Hummingbird spring migration can be quite challenging, as they must contend with strong cold fronts moving over the Gulf of Mexico. This brings headwinds and heavy rain, making flying difficult. For those who choose to migrate across the Gulf of Mexico, food becomes scarce, especially across open waters.
As hummingbirds migrate south for the winter, they follow familiar paths they have flown before. These expert navigators use tailwinds to conserve energy and fly faster. On average, they can cover about 20-30 miles per hour in a direct flight.
Some hummingbird species, such as the Anna’s and Rufous hummingbirds, may choose to over-winter and not migrate south for the winter, becoming year-round residents and enduring the harsh cold weather. They rely on winter-blooming flowers and hummingbird feeders to sustain their energy and keep them alive during the rough seasons.
Some hummingbirds are very cold-tolerant and can be seen in northern states all winter.
Rufous hummingbirds are very cold tolerant and have been documented by eBird.org in temperatures of -9 degrees Fahrenheit with a wind chill factor of -36 degrees Fahrenheit.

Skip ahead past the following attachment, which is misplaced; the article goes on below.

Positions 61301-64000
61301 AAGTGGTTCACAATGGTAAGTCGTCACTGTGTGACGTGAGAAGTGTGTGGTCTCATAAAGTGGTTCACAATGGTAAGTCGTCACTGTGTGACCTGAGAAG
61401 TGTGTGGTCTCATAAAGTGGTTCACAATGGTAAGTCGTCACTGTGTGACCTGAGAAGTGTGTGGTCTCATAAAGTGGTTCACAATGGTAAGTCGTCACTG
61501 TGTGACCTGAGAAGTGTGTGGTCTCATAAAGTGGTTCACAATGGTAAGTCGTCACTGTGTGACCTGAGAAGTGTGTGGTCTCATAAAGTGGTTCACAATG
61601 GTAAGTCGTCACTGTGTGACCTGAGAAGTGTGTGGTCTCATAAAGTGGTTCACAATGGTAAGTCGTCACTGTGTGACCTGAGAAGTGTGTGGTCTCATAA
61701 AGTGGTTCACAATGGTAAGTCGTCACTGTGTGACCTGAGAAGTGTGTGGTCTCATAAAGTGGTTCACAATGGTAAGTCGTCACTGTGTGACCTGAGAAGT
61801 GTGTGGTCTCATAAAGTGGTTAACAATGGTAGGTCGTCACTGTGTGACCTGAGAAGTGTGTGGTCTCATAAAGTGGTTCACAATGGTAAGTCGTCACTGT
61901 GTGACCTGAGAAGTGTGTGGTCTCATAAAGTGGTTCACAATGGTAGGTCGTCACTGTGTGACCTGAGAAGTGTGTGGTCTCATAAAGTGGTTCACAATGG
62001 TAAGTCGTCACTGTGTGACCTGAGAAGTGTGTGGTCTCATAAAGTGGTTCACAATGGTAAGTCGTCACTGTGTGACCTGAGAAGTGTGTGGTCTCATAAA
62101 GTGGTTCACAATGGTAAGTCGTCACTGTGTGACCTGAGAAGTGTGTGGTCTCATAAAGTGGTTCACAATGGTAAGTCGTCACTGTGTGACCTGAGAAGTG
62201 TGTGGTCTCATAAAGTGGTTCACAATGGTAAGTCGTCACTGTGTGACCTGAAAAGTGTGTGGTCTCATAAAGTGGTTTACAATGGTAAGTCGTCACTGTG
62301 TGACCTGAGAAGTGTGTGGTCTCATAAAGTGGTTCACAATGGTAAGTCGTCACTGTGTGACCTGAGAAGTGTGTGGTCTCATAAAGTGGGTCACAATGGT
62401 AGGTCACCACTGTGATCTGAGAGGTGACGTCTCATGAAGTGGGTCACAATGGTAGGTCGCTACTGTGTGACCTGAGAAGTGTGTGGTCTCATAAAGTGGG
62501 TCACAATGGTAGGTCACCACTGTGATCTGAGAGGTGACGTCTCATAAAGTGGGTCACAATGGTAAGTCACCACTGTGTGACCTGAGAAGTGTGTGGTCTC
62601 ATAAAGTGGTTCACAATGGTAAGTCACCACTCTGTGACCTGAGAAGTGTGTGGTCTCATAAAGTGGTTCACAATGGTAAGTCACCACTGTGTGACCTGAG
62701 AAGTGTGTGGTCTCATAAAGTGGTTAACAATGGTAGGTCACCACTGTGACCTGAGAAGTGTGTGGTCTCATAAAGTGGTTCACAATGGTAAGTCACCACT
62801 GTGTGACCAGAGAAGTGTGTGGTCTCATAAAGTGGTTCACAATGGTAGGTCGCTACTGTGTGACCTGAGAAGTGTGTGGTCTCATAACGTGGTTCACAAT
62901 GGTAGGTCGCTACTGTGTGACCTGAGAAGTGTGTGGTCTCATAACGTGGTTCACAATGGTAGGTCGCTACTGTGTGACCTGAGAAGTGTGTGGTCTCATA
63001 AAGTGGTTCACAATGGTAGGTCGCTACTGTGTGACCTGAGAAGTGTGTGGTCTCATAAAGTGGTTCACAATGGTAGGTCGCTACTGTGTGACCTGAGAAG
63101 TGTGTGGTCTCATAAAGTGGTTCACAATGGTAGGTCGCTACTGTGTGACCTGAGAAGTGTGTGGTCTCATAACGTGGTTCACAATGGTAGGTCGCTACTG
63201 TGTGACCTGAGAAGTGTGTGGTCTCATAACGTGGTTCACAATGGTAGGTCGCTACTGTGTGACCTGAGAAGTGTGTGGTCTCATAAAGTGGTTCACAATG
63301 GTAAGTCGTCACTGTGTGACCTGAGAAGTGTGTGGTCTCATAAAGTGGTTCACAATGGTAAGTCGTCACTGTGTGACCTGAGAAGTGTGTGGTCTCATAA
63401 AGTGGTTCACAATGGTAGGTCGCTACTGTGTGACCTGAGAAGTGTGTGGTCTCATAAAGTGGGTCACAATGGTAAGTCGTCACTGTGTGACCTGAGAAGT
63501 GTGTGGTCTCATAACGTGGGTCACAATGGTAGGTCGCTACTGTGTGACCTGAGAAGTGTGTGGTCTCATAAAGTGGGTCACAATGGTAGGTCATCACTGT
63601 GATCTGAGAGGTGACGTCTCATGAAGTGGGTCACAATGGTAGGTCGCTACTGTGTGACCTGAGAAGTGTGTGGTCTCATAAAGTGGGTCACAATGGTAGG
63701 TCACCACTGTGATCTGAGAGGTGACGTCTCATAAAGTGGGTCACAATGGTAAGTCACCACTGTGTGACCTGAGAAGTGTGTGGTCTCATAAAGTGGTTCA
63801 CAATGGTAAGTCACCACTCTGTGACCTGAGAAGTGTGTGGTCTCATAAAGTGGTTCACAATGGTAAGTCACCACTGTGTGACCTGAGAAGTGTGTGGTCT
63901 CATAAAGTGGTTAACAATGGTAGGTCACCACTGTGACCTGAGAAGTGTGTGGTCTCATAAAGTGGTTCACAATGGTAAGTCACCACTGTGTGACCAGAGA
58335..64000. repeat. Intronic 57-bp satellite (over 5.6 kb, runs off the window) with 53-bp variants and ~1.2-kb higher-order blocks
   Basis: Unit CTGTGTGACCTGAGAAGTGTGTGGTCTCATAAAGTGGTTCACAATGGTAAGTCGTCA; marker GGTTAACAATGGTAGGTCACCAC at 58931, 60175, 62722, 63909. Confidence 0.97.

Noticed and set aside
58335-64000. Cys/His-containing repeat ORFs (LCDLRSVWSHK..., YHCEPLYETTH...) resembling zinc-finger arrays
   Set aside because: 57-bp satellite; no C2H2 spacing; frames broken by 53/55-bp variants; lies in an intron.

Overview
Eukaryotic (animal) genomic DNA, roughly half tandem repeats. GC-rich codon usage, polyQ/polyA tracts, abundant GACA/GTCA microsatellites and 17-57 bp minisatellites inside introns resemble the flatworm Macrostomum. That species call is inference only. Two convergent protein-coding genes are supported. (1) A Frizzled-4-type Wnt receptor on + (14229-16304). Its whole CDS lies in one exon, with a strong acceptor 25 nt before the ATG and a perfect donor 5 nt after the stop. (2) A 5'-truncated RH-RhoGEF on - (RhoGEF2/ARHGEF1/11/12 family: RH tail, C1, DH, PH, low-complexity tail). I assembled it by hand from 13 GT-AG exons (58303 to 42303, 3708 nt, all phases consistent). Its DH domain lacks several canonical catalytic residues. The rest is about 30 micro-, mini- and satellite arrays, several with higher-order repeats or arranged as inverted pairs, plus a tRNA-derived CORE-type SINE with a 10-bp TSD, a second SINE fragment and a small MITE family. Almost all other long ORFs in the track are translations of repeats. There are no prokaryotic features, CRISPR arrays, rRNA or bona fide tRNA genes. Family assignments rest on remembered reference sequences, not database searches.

See my articles:
- How to Help Hummingbirds in Cold Weather
- Should I Keep My Hummingbird Feeders Out During the Winter
- 11 DIY Ways to Keep Hummingbird Nectar From Freezing
Territory and Competition: Migration can help reduce competition for limited resources such as food and breeding sites, as hummingbirds are territorial. During the winter, they can relocate to various areas to avoid competing with other hummingbirds for the same resources.
Hummingbirds migrate to avoid severe weather conditions, provide a steady supply of food, promote successful reproduction, and find nesting locations that will improve their chances of surviving. However, their number one goal for migrating is procreation.
Hummingbird migration is a remarkable phenomenon driven by a combination of natural cues and instincts. They travel alone, conserve energy, and brave challenging conditions. Migration patterns may vary depending on the time of day, the weather, and the availability of food.